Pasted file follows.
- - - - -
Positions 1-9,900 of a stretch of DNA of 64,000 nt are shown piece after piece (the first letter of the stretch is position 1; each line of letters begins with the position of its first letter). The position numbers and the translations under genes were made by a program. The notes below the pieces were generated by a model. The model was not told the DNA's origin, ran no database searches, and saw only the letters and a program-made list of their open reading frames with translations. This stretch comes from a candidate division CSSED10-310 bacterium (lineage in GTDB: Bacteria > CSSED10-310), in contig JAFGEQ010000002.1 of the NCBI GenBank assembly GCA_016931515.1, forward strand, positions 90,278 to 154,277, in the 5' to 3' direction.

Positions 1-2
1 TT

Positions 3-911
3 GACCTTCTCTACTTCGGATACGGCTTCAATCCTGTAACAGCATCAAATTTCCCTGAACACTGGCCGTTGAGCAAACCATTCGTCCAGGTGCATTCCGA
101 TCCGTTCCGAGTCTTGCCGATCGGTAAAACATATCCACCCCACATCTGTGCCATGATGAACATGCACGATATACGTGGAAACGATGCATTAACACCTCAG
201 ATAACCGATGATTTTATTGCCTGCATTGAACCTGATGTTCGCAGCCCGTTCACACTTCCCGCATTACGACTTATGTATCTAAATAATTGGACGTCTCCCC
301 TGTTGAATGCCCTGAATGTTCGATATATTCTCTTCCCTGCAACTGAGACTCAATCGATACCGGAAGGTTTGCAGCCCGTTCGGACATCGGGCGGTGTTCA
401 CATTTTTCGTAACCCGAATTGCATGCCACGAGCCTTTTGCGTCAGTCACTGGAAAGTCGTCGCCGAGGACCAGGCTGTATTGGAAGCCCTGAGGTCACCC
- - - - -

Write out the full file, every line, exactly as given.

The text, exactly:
Positions 1-9,900 of a stretch of DNA of 64,000 nt are shown piece after piece (the first letter of the stretch is position 1; each line of letters begins with the position of its first letter). The position numbers and the translations under genes were made by a program. The notes below the pieces were generated by a model. The model was not told the DNA's origin, ran no database searches, and saw only the letters and a program-made list of their open reading frames with translations. This stretch comes from a candidate division CSSED10-310 bacterium (lineage in GTDB: Bacteria > CSSED10-310), in contig JAFGEQ010000002.1 of the NCBI GenBank assembly GCA_016931515.1, forward strand, positions 90,278 to 154,277, in the 5' to 3' direction.

Positions 1-2
1 TT

Positions 3-911
3 GACCTTCTCTACTTCGGATACGGCTTCAATCCTGTAACAGCATCAAATTTCCCTGAACACTGGCCGTTGAGCAAACCATTCGTCCAGGTGCATTCCGA
101 TCCGTTCCGAGTCTTGCCGATCGGTAAAACATATCCACCCCACATCTGTGCCATGATGAACATGCACGATATACGTGGAAACGATGCATTAACACCTCAG
201 ATAACCGATGATTTTATTGCCTGCATTGAACCTGATGTTCGCAGCCCGTTCACACTTCCCGCATTACGACTTATGTATCTAAATAATTGGACGTCTCCCC
301 TGTTGAATGCCCTGAATGTTCGATATATTCTCTTCCCTGCAACTGAGACTCAATCGATACCGGAAGGTTTGCAGCCCGTTCGGACATCGGGCGGTGTTCA
401 CATTTTTCGTAACCCGAATTGCATGCCACGAGCCTTTTGCGTCAGTCACTGGAAAGTCGTCGCCGAGGACCAGGCTGTATTGGAAGCCCTGAGGTCACCC